I picked up B.D. Heywood’s erotic, M/M novel Eternal Samurai from the Amazon free list.
Description from Goodreads:
Tatsu Kurosaki Cobb, the last of an ancient samurai house, will not stop until he takes the head of the vampire that butchered his family. But his vow of revenge means he gives up on any hope for that once-and-forever love. Then he crosses swords with Saito Arisada, second-in-command of Seattle’s vampires and the most beautiful creature Tatsu has ever seen. The sexual chemistry between them is pure, hard, and undeniable. Unable to accept Arisada might be the killer, Tatsu begins a dangerous game. A game driven by the all-consuming thirst for blood that will force them to the extremes of love and hate.
Fukushū, vengeance. It is all that has sustained Saito Arisada for eight-hundred years. Sōhei monk turned vampire, he has searched for the returned soul of his lover who betrayed him and the Temple of Mii-dera. Arisada believes in only one thing—taking the head of the traitor. Yet, when Arisada sees that soul shining from Tatsu’s emerald eyes, his hatred shatters. He wants Tatsu in his arms and in his bed and in his heart. But Arisada’s samurai code of honor demands nothing less than Tatsu’s death. How can Arisada kill his unmei no hito—his soulmate?
From a bloody battlefield of feudal Japan to a world where humans and vampires fight for survival, Arisada and Tatsu must choose. At stake is not only love but honor.
I really quite enjoyed that, but I suspect it will have a rather small core audience. Because what it reminds me of more than anything else is a Yaoi manga. This despite it being a literary novel instead of a graphic novel. It just feels like yaoi in that strange, nebulous way of mental association.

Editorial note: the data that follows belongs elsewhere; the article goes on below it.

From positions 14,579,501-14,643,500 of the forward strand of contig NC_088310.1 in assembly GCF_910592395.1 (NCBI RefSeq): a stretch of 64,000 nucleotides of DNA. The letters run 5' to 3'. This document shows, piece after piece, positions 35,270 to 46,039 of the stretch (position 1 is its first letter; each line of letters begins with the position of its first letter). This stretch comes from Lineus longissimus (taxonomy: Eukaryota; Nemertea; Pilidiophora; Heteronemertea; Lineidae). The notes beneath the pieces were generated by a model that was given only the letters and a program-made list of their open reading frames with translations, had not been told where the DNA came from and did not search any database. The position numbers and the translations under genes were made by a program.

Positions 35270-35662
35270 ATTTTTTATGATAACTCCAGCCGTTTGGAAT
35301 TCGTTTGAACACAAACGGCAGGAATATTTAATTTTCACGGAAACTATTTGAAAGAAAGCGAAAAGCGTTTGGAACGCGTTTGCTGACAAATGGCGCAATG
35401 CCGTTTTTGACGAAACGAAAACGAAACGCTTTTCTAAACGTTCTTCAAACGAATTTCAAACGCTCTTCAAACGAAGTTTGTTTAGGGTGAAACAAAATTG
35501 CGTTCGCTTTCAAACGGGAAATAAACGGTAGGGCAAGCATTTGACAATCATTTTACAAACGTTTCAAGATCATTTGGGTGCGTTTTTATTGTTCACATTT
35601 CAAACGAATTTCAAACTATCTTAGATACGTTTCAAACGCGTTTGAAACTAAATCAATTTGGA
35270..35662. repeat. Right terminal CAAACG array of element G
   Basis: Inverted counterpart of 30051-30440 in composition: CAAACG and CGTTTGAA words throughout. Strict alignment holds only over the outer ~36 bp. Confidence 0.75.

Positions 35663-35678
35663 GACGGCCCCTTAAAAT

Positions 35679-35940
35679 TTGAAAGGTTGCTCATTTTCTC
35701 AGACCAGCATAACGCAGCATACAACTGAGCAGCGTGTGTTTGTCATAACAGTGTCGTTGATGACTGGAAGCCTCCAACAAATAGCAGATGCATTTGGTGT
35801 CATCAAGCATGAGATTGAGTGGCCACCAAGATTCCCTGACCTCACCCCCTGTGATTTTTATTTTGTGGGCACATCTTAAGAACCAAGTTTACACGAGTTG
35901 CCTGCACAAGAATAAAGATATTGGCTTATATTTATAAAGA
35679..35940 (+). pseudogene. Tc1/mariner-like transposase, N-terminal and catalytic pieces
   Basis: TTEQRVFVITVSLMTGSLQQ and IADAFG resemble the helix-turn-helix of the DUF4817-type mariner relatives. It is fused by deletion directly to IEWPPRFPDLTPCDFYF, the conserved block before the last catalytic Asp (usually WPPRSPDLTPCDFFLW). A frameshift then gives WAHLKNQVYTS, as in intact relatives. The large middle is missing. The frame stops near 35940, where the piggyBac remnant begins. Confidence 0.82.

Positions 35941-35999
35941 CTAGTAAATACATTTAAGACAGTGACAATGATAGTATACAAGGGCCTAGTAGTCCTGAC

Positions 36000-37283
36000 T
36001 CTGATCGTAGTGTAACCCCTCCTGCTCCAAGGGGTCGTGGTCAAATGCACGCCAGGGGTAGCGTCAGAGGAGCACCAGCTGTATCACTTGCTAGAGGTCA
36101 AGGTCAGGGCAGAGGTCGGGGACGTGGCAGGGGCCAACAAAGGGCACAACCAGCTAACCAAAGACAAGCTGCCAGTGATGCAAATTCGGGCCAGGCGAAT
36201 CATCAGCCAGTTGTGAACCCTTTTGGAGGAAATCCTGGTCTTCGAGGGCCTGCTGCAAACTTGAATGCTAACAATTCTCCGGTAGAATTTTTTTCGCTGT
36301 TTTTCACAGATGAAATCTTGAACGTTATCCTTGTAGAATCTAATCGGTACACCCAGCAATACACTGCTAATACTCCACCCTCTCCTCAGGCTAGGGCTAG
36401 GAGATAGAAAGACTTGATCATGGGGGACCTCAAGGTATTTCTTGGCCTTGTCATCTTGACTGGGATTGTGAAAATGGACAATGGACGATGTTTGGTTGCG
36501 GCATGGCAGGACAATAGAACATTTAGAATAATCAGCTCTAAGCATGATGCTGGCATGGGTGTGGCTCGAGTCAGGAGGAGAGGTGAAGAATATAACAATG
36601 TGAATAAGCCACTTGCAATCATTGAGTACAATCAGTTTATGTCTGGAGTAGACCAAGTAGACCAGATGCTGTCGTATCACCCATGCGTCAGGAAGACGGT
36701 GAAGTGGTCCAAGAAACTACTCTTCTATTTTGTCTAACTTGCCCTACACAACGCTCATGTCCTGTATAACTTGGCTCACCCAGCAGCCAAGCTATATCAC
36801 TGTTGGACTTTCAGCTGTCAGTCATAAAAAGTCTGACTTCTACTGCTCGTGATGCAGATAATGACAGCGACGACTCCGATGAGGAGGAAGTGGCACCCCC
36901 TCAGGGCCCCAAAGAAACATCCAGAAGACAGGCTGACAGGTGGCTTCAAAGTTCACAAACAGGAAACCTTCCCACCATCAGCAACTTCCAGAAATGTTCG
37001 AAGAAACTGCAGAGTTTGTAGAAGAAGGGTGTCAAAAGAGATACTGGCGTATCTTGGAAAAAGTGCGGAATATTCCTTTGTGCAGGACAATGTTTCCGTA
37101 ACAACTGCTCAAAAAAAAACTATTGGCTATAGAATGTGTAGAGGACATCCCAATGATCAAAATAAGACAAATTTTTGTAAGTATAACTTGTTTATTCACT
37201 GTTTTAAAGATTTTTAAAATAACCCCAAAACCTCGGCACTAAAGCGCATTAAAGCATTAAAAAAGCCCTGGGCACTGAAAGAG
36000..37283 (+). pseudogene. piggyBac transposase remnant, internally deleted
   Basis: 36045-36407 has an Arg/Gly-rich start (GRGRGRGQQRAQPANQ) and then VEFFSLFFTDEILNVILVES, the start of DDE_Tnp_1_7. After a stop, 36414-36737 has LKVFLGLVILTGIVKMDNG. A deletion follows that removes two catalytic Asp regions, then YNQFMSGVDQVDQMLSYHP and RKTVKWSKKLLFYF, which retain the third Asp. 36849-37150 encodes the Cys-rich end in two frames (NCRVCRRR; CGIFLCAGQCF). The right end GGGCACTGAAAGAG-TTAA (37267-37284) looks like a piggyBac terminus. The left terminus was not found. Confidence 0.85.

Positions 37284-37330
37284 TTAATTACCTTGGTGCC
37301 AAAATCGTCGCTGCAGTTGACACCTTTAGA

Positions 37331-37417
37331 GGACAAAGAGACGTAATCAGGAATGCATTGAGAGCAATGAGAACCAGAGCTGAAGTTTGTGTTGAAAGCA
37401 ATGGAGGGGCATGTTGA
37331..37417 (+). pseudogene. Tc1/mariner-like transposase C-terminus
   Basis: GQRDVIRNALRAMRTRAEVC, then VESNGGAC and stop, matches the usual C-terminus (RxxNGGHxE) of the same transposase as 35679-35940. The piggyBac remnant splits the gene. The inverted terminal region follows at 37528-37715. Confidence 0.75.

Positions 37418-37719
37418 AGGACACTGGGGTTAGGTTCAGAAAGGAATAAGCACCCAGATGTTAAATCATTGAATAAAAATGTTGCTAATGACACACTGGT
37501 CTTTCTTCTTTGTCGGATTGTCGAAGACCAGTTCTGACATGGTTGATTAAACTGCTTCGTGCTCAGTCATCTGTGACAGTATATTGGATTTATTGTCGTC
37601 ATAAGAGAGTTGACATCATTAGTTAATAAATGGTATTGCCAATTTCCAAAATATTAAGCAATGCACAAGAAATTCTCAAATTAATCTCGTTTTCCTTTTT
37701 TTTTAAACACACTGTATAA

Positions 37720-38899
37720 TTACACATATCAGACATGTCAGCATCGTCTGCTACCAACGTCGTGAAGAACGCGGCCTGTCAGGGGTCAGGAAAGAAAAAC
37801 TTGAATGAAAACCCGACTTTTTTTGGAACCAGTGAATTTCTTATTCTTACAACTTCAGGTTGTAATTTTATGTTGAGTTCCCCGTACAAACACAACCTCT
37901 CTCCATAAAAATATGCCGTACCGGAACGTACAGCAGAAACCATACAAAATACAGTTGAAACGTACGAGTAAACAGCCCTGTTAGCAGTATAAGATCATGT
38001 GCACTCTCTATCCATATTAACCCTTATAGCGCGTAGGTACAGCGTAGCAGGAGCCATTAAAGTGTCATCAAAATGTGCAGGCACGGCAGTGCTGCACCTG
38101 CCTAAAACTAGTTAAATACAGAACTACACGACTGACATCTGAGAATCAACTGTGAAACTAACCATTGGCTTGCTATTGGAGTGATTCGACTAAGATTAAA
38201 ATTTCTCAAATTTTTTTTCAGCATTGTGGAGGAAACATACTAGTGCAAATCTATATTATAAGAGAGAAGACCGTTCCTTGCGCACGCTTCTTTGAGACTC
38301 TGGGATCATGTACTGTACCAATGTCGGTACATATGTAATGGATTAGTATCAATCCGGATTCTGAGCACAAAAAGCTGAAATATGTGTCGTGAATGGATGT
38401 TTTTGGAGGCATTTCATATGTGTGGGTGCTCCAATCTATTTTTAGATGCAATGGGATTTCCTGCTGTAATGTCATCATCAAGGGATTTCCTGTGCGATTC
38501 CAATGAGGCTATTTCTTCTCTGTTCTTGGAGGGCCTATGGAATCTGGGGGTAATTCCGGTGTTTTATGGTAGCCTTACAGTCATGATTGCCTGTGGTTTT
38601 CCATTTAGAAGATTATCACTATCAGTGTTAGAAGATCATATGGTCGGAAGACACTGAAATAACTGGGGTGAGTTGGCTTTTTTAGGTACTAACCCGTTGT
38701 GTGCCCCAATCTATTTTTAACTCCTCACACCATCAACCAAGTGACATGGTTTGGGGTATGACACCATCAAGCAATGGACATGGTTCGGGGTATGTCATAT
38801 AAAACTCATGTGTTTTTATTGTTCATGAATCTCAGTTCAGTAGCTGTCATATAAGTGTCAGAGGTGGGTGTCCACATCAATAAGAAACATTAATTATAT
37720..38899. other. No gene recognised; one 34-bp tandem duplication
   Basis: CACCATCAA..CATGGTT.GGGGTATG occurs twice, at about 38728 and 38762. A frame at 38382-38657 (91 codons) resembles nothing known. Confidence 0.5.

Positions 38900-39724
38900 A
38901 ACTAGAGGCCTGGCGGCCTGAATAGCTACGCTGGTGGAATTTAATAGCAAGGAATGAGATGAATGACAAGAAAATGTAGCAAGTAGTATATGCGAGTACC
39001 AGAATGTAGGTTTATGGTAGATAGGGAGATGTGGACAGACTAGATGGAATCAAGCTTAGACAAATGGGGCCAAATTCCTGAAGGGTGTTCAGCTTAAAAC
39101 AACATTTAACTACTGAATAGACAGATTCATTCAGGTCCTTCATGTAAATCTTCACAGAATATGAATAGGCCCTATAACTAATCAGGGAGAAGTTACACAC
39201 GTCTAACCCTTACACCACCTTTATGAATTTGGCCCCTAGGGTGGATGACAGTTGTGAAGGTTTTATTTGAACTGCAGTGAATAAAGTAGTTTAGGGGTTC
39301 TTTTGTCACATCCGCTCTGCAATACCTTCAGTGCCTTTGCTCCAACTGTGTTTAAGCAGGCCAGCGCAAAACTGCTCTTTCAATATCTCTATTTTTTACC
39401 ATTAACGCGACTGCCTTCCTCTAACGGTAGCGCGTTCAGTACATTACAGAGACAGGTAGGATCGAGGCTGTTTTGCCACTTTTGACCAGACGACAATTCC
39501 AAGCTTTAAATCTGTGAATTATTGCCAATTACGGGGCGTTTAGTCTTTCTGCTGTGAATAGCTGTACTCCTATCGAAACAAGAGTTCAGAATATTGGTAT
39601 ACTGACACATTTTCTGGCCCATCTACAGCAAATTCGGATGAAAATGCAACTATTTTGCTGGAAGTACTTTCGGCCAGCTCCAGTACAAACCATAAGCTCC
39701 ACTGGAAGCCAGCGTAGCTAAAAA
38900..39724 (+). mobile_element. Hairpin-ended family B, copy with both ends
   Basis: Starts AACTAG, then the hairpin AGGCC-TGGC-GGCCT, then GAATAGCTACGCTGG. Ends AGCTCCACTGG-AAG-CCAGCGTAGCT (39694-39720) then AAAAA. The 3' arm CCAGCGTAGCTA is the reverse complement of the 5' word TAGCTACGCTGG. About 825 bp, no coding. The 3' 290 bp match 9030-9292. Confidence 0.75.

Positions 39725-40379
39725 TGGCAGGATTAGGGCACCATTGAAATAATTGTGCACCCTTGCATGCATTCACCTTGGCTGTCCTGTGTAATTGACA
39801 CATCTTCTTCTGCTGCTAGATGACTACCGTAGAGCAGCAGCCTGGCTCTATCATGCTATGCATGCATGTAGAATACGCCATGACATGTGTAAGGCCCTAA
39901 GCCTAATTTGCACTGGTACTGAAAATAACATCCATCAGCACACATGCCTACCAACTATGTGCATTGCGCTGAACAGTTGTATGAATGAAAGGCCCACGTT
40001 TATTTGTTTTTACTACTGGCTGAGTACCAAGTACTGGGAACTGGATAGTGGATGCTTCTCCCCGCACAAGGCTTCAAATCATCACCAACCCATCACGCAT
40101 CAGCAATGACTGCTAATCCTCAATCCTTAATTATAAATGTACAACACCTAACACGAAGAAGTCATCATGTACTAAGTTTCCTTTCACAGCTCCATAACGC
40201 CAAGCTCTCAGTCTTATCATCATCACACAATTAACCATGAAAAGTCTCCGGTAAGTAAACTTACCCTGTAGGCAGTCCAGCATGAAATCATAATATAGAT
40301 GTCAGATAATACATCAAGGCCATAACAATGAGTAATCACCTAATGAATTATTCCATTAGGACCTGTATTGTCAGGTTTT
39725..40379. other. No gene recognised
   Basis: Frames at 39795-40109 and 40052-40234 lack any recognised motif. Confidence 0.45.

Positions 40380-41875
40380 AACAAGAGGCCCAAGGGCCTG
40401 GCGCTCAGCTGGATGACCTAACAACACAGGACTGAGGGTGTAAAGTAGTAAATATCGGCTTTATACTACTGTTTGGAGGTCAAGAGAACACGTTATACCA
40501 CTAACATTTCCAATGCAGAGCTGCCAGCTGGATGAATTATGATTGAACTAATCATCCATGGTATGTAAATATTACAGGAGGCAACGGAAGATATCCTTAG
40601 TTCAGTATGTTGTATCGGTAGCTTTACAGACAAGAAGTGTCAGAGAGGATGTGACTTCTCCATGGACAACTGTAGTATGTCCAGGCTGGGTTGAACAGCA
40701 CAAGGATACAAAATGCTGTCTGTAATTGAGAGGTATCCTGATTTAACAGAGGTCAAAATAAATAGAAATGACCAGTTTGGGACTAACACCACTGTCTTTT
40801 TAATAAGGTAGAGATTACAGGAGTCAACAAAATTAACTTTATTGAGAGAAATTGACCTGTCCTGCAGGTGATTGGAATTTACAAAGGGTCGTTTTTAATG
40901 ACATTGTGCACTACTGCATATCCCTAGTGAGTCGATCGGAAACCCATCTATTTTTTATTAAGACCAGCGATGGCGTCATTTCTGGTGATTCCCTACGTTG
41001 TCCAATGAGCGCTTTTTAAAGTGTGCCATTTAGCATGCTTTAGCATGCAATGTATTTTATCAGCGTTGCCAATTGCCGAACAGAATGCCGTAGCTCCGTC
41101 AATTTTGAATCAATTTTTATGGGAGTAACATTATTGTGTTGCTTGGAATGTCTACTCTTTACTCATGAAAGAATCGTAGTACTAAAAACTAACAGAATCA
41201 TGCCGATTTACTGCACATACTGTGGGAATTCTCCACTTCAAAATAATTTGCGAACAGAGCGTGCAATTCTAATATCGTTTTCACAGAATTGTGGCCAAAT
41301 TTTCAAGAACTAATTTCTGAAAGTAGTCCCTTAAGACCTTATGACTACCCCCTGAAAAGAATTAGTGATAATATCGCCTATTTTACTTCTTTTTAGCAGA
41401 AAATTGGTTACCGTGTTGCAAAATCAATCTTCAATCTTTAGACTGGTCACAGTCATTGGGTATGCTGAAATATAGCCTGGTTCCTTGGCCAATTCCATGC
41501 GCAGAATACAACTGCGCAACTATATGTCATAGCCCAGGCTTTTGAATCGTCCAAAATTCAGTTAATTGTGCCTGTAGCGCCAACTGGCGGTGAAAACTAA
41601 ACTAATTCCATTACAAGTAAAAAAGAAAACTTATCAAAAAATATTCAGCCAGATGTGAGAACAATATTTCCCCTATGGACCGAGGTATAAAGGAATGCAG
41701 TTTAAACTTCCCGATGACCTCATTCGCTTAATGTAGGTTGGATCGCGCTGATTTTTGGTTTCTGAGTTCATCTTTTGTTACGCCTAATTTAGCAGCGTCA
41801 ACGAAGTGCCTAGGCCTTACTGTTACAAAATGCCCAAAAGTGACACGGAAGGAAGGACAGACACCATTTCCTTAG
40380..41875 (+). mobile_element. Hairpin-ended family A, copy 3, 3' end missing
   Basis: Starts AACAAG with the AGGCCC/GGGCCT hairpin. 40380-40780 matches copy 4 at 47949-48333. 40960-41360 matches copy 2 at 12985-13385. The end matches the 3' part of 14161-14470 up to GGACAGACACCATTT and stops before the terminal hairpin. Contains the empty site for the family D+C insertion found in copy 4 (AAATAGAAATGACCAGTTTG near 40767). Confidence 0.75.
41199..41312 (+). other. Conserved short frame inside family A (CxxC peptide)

You see, just as most fans of PNR or Urban Fantasy or even regular American M/M romance novels can often sketch out the basic shape of the plot most common to their genre of choice, this one follows yaoi’s established format in fairly recognisable ways. But you see, I like Yaoi, so I wasn’t at all put off by the similarities.
The association was undoubtably helped along by Heywood’s liberal use of Japanese terminology. No doubt my closet manga addiction and the two years I spent studying the Japanese language (which doesn’t get you very far, BTW) helped me out here. I suspect some readers would have appreciated that help, because though I knew enough to be able to pronounce the words and recognise all of the ritualised terminology (seppeku, kinbaku, kaishakunin, etc), some of the curses and a couple of the normal words (like daisuki), it felt like there were an awful lot more than was necessary. It tended to clutter the narrative at times, even when quickly followed by an English translation (which most, but not all were). If all those extra words had felt completely foreign, instead of just kind of foreign, they might have really grated on me.
Some of the English language did grate on me, if I’m honest, mostly during the extremely long sex scenes. You see these aren’t hearts and flowers, gentle, clean exploits. It’s often rough, dirty and … well, I probably can’t say realistic. It’s obviously not, but I thought the fact that things smelled, chafed, hurt, bled, and so on lent a real(ish) feel to it all. And while I appreciated this aspect of the story, some of the terminology used to create that same impression left me wanting–phrases like, piss slit or the liberal use of spunk–once or twice, fine, but over and over…not so much.
What I liked most in this story, and one more thing that reminded me of Yaoi, was Saito’s long standing, unquestioning, whole-hearted love for his unmei no hito (soulmate), regardless of the body it resides in. He pined for him for 800 years for gods sake. That’s what I call dedication and I found it to be one of the only sweet things about the story. Almost everything else had an edge of some sort.
On a side note, while probably not purposeful on the author’s part, because of the red hair and scarred cheek I couldn’t help visualising Saito Arisada as Rurouni Kenshin. I found this a little distracting.
All-in-all however, while not without faults and inconsistencies, I enjoyed the read and would be up for trying another of Heywood’s works.